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Why Do People Agree to Work As a Confidential Informant?

The reasons why people agree to work as an informant vary greatly from individual to individual, having done criminal defense work (and prosecution) over the years, I tend to see people motivated by the below reasons. Not all the below reasons are equally common, but let’s discuss each in turn.

Legal troubles: The most common reason someone agrees to work as an informant is that they have found themselves in some significant legal trouble. For example, if a person is caught with drugs themselves, they would agree to work as an informant in order to get the charge dismissed. However, most people wouldn’t typically work as an informant merely for the possession of drugs for personal use. The punishments just aren’t that serious. Usually people work as an informant if they are facing a serious prison sentence, for example for a charge of delivery of a controlled substance. It is possible for someone to work as an informant in exchange for something like an assault charge dismissed. However, crimes like that have specific, individual people as victims, and the police don’t typically agree to bargain such matters away out of respect for the victim. confidential informant

Financial gain: It is possible for a drug informant for monetary gain, but this is not very common. You do hear of some FBI informants on anti-terrorist cases making hundred of thousands of dollars, but informants in state court drug cases would be luck to make a couple of thousands. Most people just wouldn’t think it is worth the risk to their safety. Usually their motive is something different, and the money is just secondary.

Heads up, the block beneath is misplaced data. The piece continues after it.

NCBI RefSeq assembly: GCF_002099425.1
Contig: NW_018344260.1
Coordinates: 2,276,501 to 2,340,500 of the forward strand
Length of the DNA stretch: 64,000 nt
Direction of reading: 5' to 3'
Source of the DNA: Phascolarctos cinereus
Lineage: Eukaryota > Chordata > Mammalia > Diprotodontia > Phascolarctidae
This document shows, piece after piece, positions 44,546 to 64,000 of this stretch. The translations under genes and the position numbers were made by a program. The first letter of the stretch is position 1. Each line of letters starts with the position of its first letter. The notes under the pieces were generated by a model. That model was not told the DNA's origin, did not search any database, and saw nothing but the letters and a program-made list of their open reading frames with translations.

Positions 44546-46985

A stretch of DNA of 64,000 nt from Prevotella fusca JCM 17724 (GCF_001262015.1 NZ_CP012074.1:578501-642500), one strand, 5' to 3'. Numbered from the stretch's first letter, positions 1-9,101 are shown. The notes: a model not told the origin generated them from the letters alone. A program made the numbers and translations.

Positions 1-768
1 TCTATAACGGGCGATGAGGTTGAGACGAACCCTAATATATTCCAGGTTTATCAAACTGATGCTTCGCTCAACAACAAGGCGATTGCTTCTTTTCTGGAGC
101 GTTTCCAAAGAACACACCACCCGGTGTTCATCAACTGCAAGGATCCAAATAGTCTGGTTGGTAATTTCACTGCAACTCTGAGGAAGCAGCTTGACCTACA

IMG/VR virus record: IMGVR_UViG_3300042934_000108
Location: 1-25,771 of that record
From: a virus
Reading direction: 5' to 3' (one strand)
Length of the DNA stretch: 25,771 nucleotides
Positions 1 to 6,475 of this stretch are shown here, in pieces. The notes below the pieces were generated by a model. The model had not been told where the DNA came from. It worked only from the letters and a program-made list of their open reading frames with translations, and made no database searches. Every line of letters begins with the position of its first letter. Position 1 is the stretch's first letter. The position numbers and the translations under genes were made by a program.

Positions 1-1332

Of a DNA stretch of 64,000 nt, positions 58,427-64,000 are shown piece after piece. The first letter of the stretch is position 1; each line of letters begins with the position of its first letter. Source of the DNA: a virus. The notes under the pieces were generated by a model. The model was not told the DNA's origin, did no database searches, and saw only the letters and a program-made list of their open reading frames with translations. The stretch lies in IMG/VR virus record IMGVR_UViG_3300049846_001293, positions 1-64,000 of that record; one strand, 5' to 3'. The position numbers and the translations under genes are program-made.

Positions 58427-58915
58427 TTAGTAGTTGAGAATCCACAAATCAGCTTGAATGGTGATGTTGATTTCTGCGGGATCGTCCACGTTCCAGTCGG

Excitement: Believe it or not, there are some people who enjoy the excitement of working as an informant. Maybe they have seen too many movies about informants or secretly they have always wanted to be a vice cop, or maybe they just like to be in the center of things and enjoy the attention. But these are the informants that the police have to watch the closest. A lot of these excitement types are loose cannons and are liable to try to take down an entire drug enterprise single handedly if they are not monitored.

Civic duty: There are certain people who just genuinely want to help the police and volunteer to assist to try to curb the problems of drugs in their city. The problem is that if someone is not a drug user themselves, they don’t understand the trade well enough to pose as a buyer.

Revenge: In my practice of law it is sometimes apparent that part of the motive for a person to work as an informant is revenge against people they feel did them wrong when they were involved with drugs. Maybe the people were business competitors, or maybe ripped them off, or committed other crimes against them.

Learn more about confidential informants.